The new look York City have come a long way in a short space of time.
After facing the threat of closure and dropping out of the Football League in 2004, the Minstermen are climbing back and challenging to regain their League status.
"It's changed massively," City's managing director Jason McGill told BBC Sport.
"When Billy McEwan took over I think we were 17th in the league and we were under pressure.
"We could have gone down into the next league and I think Conference North would have been a pivotal moment in the history of York City.
I think we learned a lot in that year as a board of directors
Trust chairman Jason McGill
"With Billy coming in and getting it right on the pitch for the last two years we've concentrated on trying to help off the pitch."
York last won promotion in 1993 and for six years played at League One level. City were seemingly the epitome of a well-run lower league club which enjoyed its moments of glory in the cup competitions.
That changed, though, when the board decided to sell both the club and the ground, which were no longer owned together, with the threat of withdrawing the team from the League.
An ill-fated takeover by racing car enthusiast John Batchelor did little to ease the crisis and against a growing back-drop of financial difficulties, supporters formed a Trust which acquired the football business in March, 2003.
Unfortunately for them, their first season in control led to relegation to the Conference.
"It was a very emotional time. We had just taken over and we felt like the world was on our shoulders. I think we learned a lot in that year as a board of directors," said McGill.
McEwan has transformed Yokr's fortunes on the pitch.
Things did not get better quickly as York struggled in the Conference, while the Trust battled to raise the money needed to buy the ground.
A loan of £2 million from the Football Stadia Improvement Fund secured the purchase of Bootham Crescent but with annual interest payment of £100,000 to be met, along with £50,000 in maintenance bills for a 75-year-old ground, the problem has not gone away.
"Before putting any budgets together, we know we have got £150,000 to find to start with. The key to unlock this is the new stadium. That is fundamental to us going forward," said McGill.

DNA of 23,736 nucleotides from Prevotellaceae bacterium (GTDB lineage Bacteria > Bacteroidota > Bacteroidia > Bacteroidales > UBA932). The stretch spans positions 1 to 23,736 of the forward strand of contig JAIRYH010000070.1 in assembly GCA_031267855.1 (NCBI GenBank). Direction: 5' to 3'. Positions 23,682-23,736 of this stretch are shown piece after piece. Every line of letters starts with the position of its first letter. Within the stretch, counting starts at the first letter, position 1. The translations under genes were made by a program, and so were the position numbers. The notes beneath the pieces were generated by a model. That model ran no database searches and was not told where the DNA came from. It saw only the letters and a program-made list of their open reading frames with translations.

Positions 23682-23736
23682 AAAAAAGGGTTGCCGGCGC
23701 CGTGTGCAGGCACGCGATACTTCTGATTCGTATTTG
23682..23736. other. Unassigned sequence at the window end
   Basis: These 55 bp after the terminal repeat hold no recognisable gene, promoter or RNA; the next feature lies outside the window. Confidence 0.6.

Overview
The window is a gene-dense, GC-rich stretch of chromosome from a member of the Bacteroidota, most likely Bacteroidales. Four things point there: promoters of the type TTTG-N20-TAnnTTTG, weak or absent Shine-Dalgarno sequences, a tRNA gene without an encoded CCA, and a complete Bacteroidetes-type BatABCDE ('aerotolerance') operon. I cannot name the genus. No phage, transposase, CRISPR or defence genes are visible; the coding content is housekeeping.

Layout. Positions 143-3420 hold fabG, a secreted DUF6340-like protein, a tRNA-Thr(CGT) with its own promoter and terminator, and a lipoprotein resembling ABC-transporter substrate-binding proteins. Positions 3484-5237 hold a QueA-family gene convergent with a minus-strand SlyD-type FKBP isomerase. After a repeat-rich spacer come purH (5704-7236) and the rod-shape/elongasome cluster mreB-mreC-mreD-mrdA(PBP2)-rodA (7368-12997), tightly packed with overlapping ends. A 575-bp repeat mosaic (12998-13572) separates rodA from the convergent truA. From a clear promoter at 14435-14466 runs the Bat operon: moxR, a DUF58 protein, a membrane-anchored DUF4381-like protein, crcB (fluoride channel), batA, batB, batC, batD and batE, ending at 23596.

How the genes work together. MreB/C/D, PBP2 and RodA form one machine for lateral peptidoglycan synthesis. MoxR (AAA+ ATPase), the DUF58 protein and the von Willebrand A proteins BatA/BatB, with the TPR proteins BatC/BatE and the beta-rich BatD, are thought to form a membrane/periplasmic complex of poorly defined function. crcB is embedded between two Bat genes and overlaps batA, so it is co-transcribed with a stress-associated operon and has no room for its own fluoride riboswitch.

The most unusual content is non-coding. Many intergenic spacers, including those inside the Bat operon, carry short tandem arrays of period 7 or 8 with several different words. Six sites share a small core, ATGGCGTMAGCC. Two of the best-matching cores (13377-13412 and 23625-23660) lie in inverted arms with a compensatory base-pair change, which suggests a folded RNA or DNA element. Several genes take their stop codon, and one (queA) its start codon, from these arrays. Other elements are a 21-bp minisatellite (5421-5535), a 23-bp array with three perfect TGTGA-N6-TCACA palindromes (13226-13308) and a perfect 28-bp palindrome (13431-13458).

A number of potential sites within the city are currently being examined with a possible move around 2012.
We are the largest city in the country that doesn't have a League club
Trust chairman Jason McGill
McGill is a lifelong supporter whose family firm tooke a 75 per cent stake in the club and whose sister and father also serve on the board.
McEwan's appointment was also crucial, with the former Sheffield United, Rotherham and Darlington manager transforming City's playing fortunes.
Last year in his first full season in charge York just missed out on the play-offs. This time they look a good bet to finish in a top-five place.
McGill believes dropping into the Conference and losing the Football League pay-outs has helped galvanise City and focus their minds on what they want to achieve.
He said: "I think we are the largest city in the country that doesn't have a League club and I think the football club is ready to go up," said McGill.
"I think if you look at the other clubs that have been in this position before, being in the Conference has been a salutory lesson.
"I think they have cut their cloth accordingly, put the proper footballing principles in place and the teams that have been in the Conference and have been promoted have tended, more often than not, to go up the League and go from strength to strength."